Check out Part I for an interview with 12 Monkeys co-creator and showrunner, Terry Matalas.
Science fiction is just that: fiction. The question of how much actual science is needed to support a great science fiction story is a subjective one. This is a challenging task for any writer, especially those responsible for bringing to life some of our favorite science fiction stories, including the time travel classic 12 Monkeys and its latest incarnation, the TV show 12 Monkeys currently airing on the SyFy channel. At its heart, 12 Monkeys is a story about predestination versus free will. It challenges us to think about space, time, and the natural laws which serve as the framework upon which our entire universe is built.
“Matter tells space how to curve. Space tells matter how to move.” – John Wheeler
In Part I, we spoke with Terry Matalas, showrunner and co-creator of SyFy’s 12 Monkeys about how time and time travel work in the 12 Monkeys universe. Here, we explore whether any of this is actually possible in our universe.
12 Monkeys-style time-travel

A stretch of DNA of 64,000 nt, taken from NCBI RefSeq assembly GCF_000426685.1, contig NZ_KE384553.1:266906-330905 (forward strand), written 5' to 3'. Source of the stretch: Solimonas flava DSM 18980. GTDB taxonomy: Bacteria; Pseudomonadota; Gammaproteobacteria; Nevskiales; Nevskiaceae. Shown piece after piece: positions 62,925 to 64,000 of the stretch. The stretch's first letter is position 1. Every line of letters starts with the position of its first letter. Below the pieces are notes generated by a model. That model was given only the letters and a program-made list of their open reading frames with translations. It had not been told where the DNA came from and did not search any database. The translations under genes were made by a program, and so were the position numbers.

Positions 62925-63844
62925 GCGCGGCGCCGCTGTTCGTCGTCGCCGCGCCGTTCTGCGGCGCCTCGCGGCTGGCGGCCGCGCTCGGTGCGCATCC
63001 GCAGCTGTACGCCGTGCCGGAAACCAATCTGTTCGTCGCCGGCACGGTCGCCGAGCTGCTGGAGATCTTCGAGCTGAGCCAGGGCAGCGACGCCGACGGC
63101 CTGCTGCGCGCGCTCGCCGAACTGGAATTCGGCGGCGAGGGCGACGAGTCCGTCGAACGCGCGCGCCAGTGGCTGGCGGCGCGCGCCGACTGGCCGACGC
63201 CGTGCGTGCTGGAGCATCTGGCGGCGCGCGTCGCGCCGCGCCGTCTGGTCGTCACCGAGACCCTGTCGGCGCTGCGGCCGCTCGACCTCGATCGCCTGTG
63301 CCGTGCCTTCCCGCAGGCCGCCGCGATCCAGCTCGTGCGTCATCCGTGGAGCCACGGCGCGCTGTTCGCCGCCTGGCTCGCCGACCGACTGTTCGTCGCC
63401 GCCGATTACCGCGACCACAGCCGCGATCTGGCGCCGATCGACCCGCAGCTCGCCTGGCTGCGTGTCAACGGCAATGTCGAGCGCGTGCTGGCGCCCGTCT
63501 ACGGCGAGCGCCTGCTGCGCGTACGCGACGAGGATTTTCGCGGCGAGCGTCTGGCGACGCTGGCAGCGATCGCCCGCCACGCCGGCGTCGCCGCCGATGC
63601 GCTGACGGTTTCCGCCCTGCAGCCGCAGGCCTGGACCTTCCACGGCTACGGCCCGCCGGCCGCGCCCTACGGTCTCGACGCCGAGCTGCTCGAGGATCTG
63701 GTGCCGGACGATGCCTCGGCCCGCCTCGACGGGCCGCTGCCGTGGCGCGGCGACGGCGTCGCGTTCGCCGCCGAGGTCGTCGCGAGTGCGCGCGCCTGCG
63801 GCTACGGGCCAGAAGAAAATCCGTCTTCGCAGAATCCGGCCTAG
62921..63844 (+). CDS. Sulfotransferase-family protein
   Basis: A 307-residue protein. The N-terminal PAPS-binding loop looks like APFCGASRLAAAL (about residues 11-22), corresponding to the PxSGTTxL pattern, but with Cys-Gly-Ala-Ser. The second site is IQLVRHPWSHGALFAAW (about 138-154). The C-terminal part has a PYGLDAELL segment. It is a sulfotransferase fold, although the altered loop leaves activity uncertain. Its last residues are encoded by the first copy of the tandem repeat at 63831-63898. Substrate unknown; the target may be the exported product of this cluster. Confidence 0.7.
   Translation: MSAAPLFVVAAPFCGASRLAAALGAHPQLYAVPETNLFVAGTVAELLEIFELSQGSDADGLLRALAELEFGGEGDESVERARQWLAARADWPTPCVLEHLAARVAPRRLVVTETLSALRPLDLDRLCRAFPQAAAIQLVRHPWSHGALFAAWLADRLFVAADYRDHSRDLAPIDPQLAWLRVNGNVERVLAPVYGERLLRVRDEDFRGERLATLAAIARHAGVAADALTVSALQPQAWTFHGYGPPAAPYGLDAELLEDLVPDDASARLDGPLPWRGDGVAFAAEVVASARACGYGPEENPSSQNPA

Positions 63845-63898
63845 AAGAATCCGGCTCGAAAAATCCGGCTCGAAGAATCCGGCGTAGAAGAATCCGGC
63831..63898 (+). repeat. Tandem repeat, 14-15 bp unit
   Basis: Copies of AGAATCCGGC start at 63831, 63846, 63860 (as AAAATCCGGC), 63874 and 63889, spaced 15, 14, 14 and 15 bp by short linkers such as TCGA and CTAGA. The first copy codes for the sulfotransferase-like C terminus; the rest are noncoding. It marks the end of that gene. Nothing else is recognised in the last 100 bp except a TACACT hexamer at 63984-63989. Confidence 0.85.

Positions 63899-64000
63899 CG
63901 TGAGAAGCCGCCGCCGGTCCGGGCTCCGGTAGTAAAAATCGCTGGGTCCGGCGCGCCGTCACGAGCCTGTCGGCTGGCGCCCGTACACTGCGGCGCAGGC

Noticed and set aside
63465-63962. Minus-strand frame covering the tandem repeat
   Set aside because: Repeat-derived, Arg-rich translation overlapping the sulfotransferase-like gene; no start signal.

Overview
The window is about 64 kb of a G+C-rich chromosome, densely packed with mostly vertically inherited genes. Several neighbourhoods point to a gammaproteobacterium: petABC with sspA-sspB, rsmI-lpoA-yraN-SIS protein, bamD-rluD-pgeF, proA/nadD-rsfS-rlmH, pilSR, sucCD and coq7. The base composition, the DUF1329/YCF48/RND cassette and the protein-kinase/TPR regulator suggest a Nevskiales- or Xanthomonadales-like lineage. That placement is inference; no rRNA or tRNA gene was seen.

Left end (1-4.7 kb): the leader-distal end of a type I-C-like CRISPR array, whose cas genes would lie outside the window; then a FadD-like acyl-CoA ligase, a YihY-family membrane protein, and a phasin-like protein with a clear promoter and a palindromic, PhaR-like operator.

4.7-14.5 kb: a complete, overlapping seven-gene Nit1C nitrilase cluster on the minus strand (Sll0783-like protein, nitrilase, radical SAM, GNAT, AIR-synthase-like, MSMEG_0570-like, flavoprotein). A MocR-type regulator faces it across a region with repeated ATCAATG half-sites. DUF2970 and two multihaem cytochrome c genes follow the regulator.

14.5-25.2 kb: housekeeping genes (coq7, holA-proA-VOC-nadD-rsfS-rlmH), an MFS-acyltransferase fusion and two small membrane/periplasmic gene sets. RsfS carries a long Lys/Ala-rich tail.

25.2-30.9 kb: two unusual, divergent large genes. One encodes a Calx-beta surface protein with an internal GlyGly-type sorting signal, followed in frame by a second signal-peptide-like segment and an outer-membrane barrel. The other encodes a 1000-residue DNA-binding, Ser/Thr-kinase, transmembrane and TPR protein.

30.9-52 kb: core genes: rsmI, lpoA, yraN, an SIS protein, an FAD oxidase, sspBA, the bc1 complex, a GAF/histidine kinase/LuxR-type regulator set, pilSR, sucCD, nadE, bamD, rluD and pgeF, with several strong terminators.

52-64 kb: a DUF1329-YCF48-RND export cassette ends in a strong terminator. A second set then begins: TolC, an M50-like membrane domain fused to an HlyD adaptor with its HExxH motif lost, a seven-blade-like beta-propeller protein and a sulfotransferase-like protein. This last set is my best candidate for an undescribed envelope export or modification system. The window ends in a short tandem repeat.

On the show, most of the world’s population has been decimated by a terrible plague intentionally set in motion by individuals determined to destroy the world as we know it. In the future, talented physicists led by Dr. Katarina Jones discover the means to travel to the past. They believe that by sending someone to the past they can stop the plague before it even begins and save mankind.
As captivating as this sounds, is time travel actually possible? Surprisingly, yes and no. The feasibility of time travel is grounded in our understanding of how space and time relate to one another. Space refers to the three dimensions which make up the physical world. We often think of our world as being four-dimensional: three dimensions of space and one of time. When Albert Einstein posited his Theory of Special Relativity, though, people began to think about space and time as being facets of the same thing . Space-time, then, describes all the dimensions of the reality in which we exist. Since we can't easily wrap our minds around a four-dimensional world, we tend to simplify it by envisioning space-time as a fabric, which can be bent by objects with mass. In the Theory of General Relativity, Einstein suggests that objects with great mass and thus large gravitational fields are capable of causing space-time to bend. If an object has a large enough gravitational field, it can literally put a dent in space-time so deep that it actually tears and forms a closed loop. In this scenario, an object will follow a path that ultimately brings it back to its original starting point. Because this loop exists outside of space, it is known as a closed timelike curve (developed by logician Kurt Gödel). Some believe that closed timelike curves could allow for time travel – the trouble is in finding objects with large enough mass and gravitational fields to do the job [2, 3].